Can the minister explain how these cuts to economic development agencies can benefit the regions of Quebec?

Regional Development
Oral Questions

2:45 p.m.

Roberval—Lac-Saint-Jean
Québec

Conservative

Denis Lebel Minister of Transport

Mr. Speaker, the Economic Development Agency of Canada for the Regions of Quebec is a very important tool for all regions of Quebec. I visited the member's riding a number of times before he came along, and we have always worked for all regions of Quebec. With respect to his claims of cutting one-third of spending, I think he should take out his calculator and do his homework.

Regional Development
Oral Questions

2:45 p.m.

NDP

Claude Gravelle Nickel Belt, ON

Mr. Speaker, tax cuts for major corporations do not create jobs in the north. FedNor is a real economic driver in northern Ontario, and it would not cost anything to make this agency independent and protected from ministerial interference.

When will the minister make FedNor independent, like the other development agencies in Canada?

Regional Development
Oral Questions

2:45 p.m.

Parry Sound—Muskoka
Ontario

Conservative

Tony Clement President of the Treasury Board and Minister for the Federal Economic Development Initiative for Northern Ontario

Mr. Speaker, as usual, the member for Nickel Belt is in favour of a change that increases bureaucracy and not in favour of measures to lower unemployment.

On our side of the House, we are focused on making sure that FedNor is doing its job. That means ensuring services are out in northern Ontario helping northern Ontarians and Canadians get new jobs and new opportunity. That is the right way for FedNor to go.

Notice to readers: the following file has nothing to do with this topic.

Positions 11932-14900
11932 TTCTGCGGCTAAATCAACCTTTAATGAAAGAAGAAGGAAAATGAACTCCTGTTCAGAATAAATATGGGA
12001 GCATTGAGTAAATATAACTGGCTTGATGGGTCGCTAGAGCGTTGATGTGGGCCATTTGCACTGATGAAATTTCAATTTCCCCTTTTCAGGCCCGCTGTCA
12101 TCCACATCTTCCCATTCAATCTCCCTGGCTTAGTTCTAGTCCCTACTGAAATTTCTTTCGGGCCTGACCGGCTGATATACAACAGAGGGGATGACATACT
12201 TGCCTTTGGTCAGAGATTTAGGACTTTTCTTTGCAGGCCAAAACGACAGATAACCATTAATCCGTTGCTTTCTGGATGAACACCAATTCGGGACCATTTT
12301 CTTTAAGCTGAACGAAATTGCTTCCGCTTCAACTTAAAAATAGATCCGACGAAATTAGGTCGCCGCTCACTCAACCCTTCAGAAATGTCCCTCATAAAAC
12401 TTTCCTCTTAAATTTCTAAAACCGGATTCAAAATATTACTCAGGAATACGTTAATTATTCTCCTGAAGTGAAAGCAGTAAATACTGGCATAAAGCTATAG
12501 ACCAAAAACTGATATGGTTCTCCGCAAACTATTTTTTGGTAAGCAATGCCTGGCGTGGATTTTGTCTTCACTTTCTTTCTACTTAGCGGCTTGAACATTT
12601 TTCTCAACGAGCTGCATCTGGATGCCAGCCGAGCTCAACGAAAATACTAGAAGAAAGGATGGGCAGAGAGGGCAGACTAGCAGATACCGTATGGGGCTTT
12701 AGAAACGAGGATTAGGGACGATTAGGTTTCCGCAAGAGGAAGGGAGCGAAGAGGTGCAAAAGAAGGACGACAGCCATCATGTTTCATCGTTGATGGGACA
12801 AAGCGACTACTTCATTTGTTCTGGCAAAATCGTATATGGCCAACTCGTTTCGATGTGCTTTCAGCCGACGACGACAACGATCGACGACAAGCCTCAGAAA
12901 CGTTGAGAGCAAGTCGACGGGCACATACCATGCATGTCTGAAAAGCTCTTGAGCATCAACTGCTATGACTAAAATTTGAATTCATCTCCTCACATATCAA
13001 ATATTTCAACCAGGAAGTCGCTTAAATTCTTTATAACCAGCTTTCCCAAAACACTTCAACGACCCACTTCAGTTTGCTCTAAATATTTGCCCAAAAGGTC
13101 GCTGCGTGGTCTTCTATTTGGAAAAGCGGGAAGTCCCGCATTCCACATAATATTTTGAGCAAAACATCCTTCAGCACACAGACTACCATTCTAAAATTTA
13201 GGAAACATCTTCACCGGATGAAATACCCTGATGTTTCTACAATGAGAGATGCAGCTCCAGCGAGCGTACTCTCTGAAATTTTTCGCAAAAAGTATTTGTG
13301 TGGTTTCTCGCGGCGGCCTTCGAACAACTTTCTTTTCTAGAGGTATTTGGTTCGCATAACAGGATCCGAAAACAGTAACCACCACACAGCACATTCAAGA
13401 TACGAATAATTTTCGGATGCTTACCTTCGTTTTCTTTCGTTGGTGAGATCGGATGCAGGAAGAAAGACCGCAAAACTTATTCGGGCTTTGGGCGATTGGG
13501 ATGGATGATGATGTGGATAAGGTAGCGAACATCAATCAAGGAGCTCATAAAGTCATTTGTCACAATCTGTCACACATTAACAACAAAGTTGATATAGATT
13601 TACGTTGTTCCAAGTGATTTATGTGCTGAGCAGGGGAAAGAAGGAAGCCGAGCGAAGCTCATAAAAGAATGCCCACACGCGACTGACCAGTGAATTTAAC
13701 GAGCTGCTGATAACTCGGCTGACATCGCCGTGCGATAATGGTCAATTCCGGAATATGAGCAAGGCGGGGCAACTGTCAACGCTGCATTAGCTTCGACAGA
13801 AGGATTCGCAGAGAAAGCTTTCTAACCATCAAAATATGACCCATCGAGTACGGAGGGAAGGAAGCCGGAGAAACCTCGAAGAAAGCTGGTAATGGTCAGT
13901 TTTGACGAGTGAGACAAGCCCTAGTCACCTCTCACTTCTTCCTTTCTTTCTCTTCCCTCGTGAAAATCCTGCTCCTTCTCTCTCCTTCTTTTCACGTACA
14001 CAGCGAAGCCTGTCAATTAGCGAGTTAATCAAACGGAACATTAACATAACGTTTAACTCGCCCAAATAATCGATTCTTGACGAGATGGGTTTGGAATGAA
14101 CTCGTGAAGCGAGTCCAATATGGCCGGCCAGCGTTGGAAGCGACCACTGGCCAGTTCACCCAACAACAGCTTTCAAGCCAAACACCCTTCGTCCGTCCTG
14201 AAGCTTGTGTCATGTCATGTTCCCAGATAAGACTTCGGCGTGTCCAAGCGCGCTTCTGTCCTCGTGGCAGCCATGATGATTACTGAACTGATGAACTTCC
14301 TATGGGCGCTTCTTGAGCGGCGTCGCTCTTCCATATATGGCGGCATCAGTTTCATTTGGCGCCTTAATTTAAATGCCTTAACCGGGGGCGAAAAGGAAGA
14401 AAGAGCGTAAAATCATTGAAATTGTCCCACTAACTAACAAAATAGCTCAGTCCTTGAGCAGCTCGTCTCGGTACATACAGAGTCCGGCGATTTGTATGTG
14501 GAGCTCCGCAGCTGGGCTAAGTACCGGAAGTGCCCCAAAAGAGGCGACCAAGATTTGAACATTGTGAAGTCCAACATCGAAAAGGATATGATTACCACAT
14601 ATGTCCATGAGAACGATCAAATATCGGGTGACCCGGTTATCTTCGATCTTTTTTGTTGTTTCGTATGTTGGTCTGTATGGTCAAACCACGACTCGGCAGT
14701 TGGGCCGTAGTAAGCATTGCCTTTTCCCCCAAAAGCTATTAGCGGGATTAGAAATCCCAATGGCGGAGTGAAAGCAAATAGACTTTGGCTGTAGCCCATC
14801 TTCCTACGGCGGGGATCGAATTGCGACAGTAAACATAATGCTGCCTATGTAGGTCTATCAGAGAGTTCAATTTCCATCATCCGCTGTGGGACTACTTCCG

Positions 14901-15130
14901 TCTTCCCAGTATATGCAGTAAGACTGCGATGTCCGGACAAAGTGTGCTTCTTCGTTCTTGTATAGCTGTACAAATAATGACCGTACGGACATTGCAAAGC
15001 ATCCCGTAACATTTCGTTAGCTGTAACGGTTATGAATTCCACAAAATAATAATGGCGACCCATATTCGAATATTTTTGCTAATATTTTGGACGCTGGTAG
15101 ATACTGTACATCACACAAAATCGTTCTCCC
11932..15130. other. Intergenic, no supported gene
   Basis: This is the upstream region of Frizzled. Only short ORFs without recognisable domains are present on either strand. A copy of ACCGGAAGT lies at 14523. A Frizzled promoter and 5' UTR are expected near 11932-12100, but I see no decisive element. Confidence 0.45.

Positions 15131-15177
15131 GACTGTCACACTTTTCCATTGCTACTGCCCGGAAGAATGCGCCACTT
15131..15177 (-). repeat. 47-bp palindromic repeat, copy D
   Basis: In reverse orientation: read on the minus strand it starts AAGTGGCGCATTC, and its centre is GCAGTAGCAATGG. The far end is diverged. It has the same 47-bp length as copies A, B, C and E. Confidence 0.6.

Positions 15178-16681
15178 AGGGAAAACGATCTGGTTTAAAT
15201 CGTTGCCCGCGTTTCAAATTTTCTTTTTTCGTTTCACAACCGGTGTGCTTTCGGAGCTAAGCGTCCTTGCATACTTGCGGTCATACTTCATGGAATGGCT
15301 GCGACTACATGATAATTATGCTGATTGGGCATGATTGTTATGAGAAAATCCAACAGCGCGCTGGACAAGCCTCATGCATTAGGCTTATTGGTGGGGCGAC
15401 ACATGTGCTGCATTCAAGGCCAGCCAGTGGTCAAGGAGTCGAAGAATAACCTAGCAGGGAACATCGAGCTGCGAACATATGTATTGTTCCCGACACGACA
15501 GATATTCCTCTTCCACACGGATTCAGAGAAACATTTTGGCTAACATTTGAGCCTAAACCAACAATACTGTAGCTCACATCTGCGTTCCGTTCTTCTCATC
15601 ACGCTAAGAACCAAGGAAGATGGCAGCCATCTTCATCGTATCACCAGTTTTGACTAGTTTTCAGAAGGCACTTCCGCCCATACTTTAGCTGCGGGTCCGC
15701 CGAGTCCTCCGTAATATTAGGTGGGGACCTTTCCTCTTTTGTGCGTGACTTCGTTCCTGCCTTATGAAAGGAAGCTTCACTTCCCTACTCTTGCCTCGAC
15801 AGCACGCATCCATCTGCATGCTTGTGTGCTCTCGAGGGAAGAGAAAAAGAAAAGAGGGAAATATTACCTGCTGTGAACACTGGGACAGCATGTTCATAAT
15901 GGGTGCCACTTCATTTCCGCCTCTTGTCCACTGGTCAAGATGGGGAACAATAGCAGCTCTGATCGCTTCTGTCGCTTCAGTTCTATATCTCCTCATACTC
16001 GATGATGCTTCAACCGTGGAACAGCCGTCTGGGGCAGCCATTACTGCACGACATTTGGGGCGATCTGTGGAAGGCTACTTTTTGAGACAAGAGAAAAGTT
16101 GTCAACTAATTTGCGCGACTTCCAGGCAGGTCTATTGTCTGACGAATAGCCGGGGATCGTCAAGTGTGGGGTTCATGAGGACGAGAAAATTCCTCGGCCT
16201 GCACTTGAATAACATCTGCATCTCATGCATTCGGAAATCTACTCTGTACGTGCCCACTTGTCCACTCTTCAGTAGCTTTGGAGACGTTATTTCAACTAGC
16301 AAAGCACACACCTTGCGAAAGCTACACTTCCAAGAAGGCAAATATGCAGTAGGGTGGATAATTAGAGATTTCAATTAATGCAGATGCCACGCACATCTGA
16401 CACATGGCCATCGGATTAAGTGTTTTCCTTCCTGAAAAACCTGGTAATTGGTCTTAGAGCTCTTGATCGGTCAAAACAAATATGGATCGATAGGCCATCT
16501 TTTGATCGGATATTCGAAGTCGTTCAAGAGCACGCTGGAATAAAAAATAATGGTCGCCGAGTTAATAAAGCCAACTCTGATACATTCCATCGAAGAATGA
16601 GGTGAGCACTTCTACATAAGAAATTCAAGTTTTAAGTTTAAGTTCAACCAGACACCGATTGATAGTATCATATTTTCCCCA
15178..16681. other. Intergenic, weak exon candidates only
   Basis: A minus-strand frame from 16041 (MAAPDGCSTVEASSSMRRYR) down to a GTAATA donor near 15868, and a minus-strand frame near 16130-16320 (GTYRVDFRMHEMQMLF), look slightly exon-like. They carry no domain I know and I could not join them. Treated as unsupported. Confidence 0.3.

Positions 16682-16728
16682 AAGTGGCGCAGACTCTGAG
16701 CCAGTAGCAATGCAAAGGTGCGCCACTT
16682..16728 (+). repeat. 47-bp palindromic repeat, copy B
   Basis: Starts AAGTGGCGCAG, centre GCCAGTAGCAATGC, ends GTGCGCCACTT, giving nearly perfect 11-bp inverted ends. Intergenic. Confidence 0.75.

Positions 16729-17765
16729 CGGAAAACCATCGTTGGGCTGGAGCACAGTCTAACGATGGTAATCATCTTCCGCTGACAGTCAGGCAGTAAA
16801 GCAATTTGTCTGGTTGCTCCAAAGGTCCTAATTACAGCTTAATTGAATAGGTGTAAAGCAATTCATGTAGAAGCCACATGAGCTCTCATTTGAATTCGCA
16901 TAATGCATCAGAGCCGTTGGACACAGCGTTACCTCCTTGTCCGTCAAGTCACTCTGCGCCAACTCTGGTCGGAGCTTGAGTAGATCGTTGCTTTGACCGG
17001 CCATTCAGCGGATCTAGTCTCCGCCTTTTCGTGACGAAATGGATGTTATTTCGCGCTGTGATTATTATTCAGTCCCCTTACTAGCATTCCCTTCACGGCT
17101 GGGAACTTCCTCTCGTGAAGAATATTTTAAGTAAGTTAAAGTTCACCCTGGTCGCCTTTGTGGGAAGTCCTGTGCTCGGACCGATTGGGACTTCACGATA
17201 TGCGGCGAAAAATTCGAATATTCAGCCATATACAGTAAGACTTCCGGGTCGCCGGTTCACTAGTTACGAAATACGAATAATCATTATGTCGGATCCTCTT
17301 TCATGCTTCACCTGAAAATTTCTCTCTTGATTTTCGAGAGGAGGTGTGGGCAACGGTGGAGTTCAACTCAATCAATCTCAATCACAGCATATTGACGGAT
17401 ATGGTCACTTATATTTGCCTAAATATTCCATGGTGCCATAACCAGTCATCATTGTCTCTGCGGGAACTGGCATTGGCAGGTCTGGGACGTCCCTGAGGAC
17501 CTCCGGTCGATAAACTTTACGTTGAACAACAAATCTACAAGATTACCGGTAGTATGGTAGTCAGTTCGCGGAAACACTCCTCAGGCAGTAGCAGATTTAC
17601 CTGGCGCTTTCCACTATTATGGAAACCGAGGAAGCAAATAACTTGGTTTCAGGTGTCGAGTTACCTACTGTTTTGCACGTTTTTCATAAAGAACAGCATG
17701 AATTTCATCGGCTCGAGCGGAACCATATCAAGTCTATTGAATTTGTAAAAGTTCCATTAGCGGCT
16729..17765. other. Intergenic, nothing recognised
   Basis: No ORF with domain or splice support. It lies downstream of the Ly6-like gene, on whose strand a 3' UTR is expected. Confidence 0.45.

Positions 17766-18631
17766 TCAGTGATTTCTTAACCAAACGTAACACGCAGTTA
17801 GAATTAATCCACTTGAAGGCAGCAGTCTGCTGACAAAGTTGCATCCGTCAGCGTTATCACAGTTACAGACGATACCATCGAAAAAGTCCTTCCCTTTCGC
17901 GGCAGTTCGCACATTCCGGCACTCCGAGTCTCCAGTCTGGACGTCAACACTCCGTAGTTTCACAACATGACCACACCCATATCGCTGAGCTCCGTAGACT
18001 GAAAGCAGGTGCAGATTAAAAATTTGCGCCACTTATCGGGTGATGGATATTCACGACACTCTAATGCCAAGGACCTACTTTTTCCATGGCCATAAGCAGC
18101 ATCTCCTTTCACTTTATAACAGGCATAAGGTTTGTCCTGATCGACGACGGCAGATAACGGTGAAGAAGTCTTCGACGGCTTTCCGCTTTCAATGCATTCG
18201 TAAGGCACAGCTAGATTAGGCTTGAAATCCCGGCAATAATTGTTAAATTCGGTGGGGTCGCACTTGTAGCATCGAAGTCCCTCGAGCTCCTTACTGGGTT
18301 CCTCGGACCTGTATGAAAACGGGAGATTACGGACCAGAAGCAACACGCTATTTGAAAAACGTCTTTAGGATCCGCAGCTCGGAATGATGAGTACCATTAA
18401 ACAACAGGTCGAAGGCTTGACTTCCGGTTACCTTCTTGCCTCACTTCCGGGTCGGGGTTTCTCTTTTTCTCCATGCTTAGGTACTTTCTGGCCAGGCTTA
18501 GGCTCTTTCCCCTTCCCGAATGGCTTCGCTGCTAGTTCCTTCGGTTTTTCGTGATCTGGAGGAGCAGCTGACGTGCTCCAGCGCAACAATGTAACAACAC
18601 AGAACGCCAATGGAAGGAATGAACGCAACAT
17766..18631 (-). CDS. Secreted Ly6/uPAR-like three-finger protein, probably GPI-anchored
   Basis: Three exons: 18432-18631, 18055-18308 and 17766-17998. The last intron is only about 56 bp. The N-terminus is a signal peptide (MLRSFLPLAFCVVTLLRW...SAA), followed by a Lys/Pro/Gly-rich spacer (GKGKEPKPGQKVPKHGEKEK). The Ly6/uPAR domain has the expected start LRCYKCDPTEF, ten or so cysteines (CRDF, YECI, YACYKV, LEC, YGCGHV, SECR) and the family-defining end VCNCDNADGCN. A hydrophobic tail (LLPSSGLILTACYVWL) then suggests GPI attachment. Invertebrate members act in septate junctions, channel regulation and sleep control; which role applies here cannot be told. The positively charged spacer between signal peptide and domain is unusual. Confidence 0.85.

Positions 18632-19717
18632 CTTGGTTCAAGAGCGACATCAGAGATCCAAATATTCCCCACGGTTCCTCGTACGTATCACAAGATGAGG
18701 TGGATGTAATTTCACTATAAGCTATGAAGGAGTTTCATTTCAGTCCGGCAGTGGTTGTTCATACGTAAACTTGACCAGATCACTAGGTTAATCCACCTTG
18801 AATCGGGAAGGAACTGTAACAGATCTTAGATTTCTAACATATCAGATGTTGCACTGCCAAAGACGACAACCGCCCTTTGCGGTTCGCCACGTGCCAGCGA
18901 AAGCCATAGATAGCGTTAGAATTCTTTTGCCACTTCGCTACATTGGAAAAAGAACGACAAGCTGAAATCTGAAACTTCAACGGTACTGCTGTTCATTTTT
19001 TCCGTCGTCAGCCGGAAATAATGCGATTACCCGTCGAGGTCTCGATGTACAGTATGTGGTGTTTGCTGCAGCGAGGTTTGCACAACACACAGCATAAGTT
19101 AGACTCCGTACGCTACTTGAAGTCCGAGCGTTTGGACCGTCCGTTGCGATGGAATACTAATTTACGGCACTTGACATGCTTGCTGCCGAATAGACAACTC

Regional Development
Oral Questions

2:45 p.m.

NDP

Kennedy Stewart Burnaby—Douglas, BC

Mr. Speaker, yesterday's budget confirmed the government has no plan for getting people back to work. It gave billions of tax breaks to its Bay Street buddies, but plans on cutting the western economic diversification fund.

Communities in western Canada need help recovering jobs lost in the recession. Why is the government cutting a program that helps create jobs in western Canada?

Regional Development
Oral Questions

2:50 p.m.

Blackstrap
Saskatchewan

Conservative

Lynne Yelich Minister of State (Western Economic Diversification)

Mr. Speaker, I want to make the member aware that my department was given the responsibility of delivering key economic plan initiatives for the west. Through the RInC and CAF programs we invest in rinks, athletic parks, community halls, much needed facilities in communities across the four provinces. These were temporary programs designed to create jobs through the economic downturn, and since July 2009 we have created over 460,000 new jobs.

Our government believes in creating jobs and new opportunities. The member might want to know his party voted against that.

Regional Development
Oral Questions

2:50 p.m.

NDP

Robert Chisholm Dartmouth—Cole Harbour, NS

Mr. Speaker, yesterday's budget shows the Conservatives have forgotten about Atlantic Canadians.

After cutting ACOA by $64 million last year, the Minister of Finance, yesterday, promised a further $15 million in cuts.

With the economic recovery still fragile and the jobless rate unacceptably high in Atlantic Canada, why is the minister choosing to make massive tax breaks for wealthy corporations while cutting regional development programs like ACOA?

Regional Development
Oral Questions

2:50 p.m.

Madawaska—Restigouche
New Brunswick

Conservative

Bernard Valcourt Minister of State (Atlantic Canada Opportunities Agency) (La Francophonie)

Mr. Speaker, I thank the member for his question and his concern for Atlantic Canadians which we all share on this side of the House.

Canadians have given us a clear mandate to keep taxes low and to balance the budget. ACOA has identified a way to reduce its internal services cost, making it more efficient. What is important for the member to acknowledge and recognize is that all of ACOA's programs to business and to communities are supported--